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“Holiday Inn” Open For Business
At Paper Mill Playhouse
Easter Parade. Photo courtesy of Paper Mill Playhouse.
Through December 30
Paper Mill Playhouse, Millburn, NJ.
Wed & Fri 7PM; Thurs, Sat & Sun 1:30 and 7PM.
For tickets ($34-$132): 973-376-4343 or online at www.papermill.org
The musical now officially titled “Irving Berlin’s Holiday Inn” is based on the 1942 movie “Holiday Inn,” which was updated on screen as “White Christmas” in 1954, which in turn was adapted into a stage musical (“Irving Berlin’s White Christmas”) in 2000, with Broadway stints in 2008 and ’09. This latest one, “Irving Berlin’s Holiday Inn,” premiered regionally in 2014 and had its own Broadway engagement over the 2016 holiday season.
Did you follow that? No matter; just know that Berlin’s immortal “White Christmas” is sung in all of them. The show remains popular thanks to its score (in two meanings) of Irving Berlin songs, for which he composed both music and lyrics. “Irving Berlin’s Holiday Inn” is running through December 30 at Paper Mill Playhouse in Millburn, NJ.
The makeshift plot is little more than a flimsy bridge between musical numbers. Jim, one of two men in a night-club trio, retires to a farm in Connecticut, leaving former partner Ted to carry on the act as a duo with Lila, Jim’s (soon-to-be-ex) fiancée. Turns out the old Mason Family Farm is in foreclosure, which Jim learns just before Linda Mason shows up to collect some left-behind bric-a-brac. (Jim learned the farm was in hock after he bought it? Whatever…)
How to save the farm...well, since Jim is a singer and Ted is a dancer and Lila does some of each, and, oh yes, schoolteacher Linda also sings and dances, they come up with the only possible solution: Let’s put on a show! Furthermore, since all their show-biz pals are laid-off during all the holidays (except at Paper Mill, fortunately), their shows will run only during those times. Ergo, the Mason Farm becomes…wait for it: Holiday Inn!
Happy New Year. Photo courtesy of Paper Mill Playhouse.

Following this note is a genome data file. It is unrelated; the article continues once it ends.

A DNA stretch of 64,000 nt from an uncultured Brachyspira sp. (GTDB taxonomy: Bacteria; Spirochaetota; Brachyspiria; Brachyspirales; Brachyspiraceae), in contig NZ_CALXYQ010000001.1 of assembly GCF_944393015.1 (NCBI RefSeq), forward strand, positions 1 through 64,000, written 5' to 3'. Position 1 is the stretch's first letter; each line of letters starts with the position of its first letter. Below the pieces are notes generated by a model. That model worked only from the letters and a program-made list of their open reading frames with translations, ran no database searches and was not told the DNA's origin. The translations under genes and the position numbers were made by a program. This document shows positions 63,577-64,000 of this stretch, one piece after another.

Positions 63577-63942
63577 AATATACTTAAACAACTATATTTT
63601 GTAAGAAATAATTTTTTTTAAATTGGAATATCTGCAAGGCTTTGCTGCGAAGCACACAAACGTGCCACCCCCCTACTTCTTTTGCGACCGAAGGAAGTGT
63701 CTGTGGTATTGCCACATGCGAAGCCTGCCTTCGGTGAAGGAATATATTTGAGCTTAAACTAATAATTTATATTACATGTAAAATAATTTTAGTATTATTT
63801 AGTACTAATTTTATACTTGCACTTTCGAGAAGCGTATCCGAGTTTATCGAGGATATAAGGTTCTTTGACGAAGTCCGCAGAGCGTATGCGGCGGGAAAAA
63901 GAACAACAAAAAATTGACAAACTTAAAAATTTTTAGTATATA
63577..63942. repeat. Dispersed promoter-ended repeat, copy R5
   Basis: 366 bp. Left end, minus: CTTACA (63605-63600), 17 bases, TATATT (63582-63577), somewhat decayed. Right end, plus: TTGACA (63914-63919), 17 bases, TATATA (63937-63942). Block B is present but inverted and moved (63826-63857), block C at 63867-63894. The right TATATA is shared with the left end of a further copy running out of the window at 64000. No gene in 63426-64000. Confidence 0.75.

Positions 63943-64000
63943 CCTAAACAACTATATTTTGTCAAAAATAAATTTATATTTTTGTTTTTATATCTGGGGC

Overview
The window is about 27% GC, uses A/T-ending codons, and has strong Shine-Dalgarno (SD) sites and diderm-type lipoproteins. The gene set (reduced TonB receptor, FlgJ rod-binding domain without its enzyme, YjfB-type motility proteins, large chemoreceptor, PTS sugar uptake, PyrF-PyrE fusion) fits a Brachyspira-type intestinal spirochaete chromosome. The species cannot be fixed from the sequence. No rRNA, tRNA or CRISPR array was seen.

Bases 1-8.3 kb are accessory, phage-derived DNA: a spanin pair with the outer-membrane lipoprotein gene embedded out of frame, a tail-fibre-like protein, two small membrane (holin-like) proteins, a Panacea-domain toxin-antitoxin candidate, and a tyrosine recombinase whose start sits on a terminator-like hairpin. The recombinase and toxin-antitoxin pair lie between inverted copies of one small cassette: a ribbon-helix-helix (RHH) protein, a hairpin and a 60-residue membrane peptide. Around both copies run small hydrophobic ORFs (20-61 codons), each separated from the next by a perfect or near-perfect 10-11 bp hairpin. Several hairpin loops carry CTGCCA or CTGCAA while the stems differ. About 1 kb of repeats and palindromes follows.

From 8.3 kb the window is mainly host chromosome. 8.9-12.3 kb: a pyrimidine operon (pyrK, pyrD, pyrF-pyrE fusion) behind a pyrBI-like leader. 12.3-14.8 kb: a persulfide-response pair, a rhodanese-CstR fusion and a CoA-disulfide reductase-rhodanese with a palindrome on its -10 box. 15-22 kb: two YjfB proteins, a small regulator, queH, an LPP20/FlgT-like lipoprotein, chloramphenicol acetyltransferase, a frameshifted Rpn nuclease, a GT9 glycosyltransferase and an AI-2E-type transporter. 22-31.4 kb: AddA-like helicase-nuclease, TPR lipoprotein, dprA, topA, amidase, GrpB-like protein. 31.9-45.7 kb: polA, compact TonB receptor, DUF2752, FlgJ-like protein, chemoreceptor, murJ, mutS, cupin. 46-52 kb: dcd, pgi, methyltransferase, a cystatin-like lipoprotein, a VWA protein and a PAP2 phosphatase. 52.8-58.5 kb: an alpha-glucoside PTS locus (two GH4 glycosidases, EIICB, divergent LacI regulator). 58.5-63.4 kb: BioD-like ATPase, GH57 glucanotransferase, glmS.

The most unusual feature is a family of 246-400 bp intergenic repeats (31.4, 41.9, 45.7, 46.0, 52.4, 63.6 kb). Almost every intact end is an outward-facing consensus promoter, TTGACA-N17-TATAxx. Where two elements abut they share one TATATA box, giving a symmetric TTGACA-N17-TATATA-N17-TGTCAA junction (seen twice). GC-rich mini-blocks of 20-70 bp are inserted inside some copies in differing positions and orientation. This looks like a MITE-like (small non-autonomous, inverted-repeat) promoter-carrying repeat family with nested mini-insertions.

Say what you will about that business plan, it is made to order for matching up set pieces, costumes and Berlin selections with the holiday calendar. For Thanksgiving we get Pilgrims, turkeys and “Plenty to be Thankful For.” Easter brings pastels, bonnets and “Easter Parade,” and so on through the year. (If you have to ask about Christmas, you haven’t been paying attention.)
There is no denying the appeal of the Berlin favorites, including “Cheek to Cheek,” “Blue Skies” and “Let’s Take an Old Fashioned Walk,” as well as some lesser-knowns like “The Little Things in Life” and “Song of Freedom.” Larry Blank’s orchestrations and music director Shawn Gough’s fine orchestra do them justice. The Paper Mill principals, while comfortable, are outshone (with one exception) by the excellent singing/dancing ensemble and, it should be noted, by designer Alejo Vietti’s fetching costumes.
Nicholas Rodriquez, as Jim, is an agreeable baritone, and Jeff Kready (Ted) is a decent hoofer, but neither is charisma-endowed; Paige Faure shows some flair as under-written Lila, who book-ends the show with leggy routines. Fortunately, much of the singing and some neat dance turns fall to Linda, in the person of Hayley Podschun (who originated the role of Lila in 2014). She sings “Nothing More to Say” solo, and in various duets and ensembles, “…Old Fashioned Walk,” “Be Careful, It’s My Heart,” “Cheek to Cheek” and, of course “White Christmas.”
Ms. Podschun is the show’s treasure, along with the vibrant ensemble that energizes Denis Jones’s choreography, including a pretty nifty jump rope break. Jones and director Gordon Greenberg performed those same functions for the 2016 Broadway production. Greenberg also co-authored the book (with Chad Hodge).
Independence Day. Photo courtesy of Paper Mill Playhouse.
Several supporting roles stand out. As the farm handywoman, Ann Harada makes hay with the corny gags and manages to dance with her feet stuck in buckets. Jian Harrell is amusing as a precocious young bank messenger (“You’ll be working for me someday”). Jordan Gelber is the agent who, with one phone call, entices Hollywood producers across the country to attend a farm-show in Connecticut. (Really?)
As for the scene-stealing costumes, see the photos. They and others, like the gorgeous rose-colored Valentine’s Day gowns, are as pleasing to the eye as Irving Berlin’s melodies are to the ear. Paper Mill Playhouse is not a farm, but it is a worthy stand-in this Holiday season.
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